The Department of Kinesiology has five distinct research labs. These labs are a vital part of the Department’s mission. Faculty and students conduct research in fields related to Biomechanics, Adapted Physical Education, Physical Activity and its Promotion, diseases affecting the human condition and human behavior in dynamic situations.
Activity Promotion Lab
The Activity Promotion Lab (APL) supports research and teaching in the area of physical activity promotion to improve the health and quality of life of people throughout their lifespan. Physical activity is a behavior that promotes positive health outcomes such as weight management, chronic disease prevention and management, and improved mental health among others. As such, faculty members and students of the APL engage in various projects ranging from measurement of physical activity to interventions aimed at promoting physical activity across the lifespan in a variety of settings. To learn more about the Activity Promotion Lab click here.
The Biomechanics lab research focuses on the study related to the science of human movement. The lab utilizes the latest technology to evaluate different scenarios related to movement and it’s impact on the human body. Located the Ward Sports Medicine Building (room 332), faculty, staff and students participate in research related to human movement and the effects of such movements during physical activity. To learn more about the Biomechanics Lab click here.
Development Motor Lab
The Developmental Motor Lab serves as the home of the Adapted Physical Education Program (APE) practicum. Since the APE program’s inception the on-campus practicum has remained a key element. The practicum pairs ECU students with local special needs children that attend a weekly individualized adapted physical activity program. One of our labs signature programs is DanceAbility. This program offers dance classes for children with and without disabilities from ages 4 to 14. The program is unique, fun and designed to focus on abilities and adapt to differences. To learn more about the Developmental Motor Lab click here.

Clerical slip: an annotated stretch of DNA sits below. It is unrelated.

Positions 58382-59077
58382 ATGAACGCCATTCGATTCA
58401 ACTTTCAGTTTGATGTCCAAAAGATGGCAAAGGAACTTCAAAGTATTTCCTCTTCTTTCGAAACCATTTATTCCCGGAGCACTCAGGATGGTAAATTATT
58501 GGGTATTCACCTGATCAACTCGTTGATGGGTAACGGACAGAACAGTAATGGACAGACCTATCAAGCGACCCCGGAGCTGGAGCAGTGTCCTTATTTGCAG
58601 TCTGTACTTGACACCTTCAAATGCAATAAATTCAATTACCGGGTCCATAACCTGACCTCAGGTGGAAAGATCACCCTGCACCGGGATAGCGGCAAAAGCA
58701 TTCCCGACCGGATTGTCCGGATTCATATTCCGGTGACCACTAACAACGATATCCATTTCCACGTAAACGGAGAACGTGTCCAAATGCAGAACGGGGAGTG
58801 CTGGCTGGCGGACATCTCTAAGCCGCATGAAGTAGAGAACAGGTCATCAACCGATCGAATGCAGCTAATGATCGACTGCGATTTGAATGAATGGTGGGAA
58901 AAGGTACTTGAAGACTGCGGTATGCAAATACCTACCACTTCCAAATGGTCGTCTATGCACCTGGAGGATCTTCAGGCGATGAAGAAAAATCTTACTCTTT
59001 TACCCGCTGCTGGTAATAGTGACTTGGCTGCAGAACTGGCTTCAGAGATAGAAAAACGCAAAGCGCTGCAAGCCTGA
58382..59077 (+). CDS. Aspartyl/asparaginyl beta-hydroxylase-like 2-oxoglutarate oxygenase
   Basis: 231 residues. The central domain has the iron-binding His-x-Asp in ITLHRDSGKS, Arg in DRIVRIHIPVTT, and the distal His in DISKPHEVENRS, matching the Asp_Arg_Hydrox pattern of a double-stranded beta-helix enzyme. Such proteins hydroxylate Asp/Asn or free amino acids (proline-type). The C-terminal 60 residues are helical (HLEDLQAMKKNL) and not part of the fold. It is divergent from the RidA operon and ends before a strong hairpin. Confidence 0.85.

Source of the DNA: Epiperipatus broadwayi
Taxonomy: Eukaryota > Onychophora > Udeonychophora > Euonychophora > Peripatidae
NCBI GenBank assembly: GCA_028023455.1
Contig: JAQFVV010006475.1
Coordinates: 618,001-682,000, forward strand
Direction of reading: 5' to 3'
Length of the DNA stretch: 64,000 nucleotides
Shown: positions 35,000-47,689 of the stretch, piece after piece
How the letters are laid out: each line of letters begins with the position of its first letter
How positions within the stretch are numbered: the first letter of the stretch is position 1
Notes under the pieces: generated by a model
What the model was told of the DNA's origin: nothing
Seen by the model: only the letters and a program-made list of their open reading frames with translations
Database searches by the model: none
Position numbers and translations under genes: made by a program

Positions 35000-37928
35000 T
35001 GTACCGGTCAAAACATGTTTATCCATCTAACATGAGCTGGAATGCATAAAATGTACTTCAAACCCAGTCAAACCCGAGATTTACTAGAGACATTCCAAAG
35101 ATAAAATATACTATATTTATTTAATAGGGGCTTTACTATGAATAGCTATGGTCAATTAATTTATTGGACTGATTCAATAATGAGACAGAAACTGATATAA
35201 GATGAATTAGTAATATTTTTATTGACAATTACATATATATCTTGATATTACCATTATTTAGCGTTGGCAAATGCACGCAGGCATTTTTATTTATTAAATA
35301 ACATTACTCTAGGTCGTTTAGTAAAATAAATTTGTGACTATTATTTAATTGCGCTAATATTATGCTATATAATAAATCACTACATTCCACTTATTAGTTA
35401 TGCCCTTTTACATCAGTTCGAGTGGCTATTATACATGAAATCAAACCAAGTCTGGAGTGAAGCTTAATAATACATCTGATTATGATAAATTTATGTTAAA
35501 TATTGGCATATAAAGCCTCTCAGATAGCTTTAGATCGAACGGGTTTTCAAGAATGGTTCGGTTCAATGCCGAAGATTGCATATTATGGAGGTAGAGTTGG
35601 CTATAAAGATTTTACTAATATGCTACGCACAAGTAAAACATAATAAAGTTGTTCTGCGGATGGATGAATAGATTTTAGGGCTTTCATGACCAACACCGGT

Human Performance Laboratory
The Human Performance Laboratory (HPL) is an interdisciplinary research and service unit. Our programs which span undergraduate to post-doctoral education, translational research, as well as service to the university and local communities. Our mission of the is to study disease states affecting the human condition such as obesity, cardiovascular disease, muscle wasting, the metabolic syndrome, and diabetes and subsequently determine how a physically active lifestyle can aid in the prevention or as an intervention for these conditions. To learn more about the Human Performance Laboratory click here.
Visual Motor Lab
Research within VML involves projects that examine visual attention, arousal, mental workload, and visual processing through neuroimaging. The goal of our research program is to understand how vision and cognition control and modulate motor behavior. The lab is designed to measure human motor behavior in dynamic situations through in-field assessments, virtual simulations or in more static, self-paced laboratory tasks. Our secondary focus includes research to determine how visual search behavior influences motor dysfunction such as Mild Traumatic Brain Injury (mTBI) and freezing of gait in Parkinson’s disease. At the core of this research is to investigate the links between the perceptual (processing) and motor systems (output). To learn more about the Visual Motor Lab click here.
Sensory-Motor Integration Laboratory
The Sensory-Motor Integration Laboratory at ECU (SMILe), located in Minges Coliseum, is a state-of-the-art motor control and motor neurophysiology research space focused on advancing our understanding of the basic neurobiological mechanisms of action. Our vision is to be a nationally and internationally recognized team of researchers in the area of motor neuroscience. The mission of SMILe is twofold: 1) to advance the science of neuromotor control through carefully designed and executed experiments, and 2) to provide advanced training opportunities for the next generation of neuroscience and motor control scientists. To learn more about the Sensory-Motor Integration Laboratory at ECU (SMILe), click here.